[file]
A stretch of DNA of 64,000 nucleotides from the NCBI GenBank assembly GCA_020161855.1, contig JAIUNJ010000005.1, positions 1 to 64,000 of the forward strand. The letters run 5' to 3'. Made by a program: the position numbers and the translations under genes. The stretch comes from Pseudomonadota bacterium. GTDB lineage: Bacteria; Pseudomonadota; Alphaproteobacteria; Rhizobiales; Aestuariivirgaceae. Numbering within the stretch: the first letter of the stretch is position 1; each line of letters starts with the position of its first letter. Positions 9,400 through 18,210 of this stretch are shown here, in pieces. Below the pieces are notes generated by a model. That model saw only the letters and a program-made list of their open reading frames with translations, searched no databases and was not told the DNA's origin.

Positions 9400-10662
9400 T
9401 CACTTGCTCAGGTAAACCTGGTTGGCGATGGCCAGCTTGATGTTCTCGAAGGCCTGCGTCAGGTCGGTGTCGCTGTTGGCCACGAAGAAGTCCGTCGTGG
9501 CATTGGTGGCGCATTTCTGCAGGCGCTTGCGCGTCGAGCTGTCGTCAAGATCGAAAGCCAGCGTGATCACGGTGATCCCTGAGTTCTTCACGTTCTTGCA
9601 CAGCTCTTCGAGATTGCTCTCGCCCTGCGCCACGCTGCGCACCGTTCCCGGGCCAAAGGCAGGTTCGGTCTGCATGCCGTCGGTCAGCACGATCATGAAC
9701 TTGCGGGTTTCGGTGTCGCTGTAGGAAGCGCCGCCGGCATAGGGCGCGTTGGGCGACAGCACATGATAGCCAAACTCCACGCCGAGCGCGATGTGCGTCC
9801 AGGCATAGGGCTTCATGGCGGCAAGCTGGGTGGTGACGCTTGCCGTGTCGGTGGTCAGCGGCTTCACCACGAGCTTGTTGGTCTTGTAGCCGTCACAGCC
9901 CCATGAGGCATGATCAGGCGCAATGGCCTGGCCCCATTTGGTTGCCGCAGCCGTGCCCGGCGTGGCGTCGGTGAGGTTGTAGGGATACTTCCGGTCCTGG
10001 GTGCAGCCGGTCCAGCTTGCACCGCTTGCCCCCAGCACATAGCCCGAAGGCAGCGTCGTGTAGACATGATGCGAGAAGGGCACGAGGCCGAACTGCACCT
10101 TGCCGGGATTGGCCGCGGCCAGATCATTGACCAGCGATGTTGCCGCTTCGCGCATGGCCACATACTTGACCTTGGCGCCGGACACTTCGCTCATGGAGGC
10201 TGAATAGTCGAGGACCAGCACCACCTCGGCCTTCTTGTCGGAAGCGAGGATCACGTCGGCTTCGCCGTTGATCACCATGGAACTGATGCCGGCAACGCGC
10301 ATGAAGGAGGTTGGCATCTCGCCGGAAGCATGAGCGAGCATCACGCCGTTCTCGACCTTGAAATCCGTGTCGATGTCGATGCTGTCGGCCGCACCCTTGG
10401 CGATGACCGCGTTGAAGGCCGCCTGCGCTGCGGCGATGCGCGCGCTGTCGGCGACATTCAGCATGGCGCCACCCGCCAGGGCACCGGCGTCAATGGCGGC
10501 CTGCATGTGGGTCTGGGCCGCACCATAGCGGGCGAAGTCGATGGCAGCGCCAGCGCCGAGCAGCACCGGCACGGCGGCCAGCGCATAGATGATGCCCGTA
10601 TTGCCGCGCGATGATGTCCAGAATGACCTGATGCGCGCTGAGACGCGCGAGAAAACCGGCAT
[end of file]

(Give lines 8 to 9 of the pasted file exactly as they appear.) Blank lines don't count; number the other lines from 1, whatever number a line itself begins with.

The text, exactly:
9801 AGGCATAGGGCTTCATGGCGGCAAGCTGGGTGGTGACGCTTGCCGTGTCGGTGGTCAGCGGCTTCACCACGAGCTTGTTGGTCTTGTAGCCGTCACAGCC
9901 CCATGAGGCATGATCAGGCGCAATGGCCTGGCCCCATTTGGTTGCCGCAGCCGTGCCCGGCGTGGCGTCGGTGAGGTTGTAGGGATACTTCCGGTCCTGG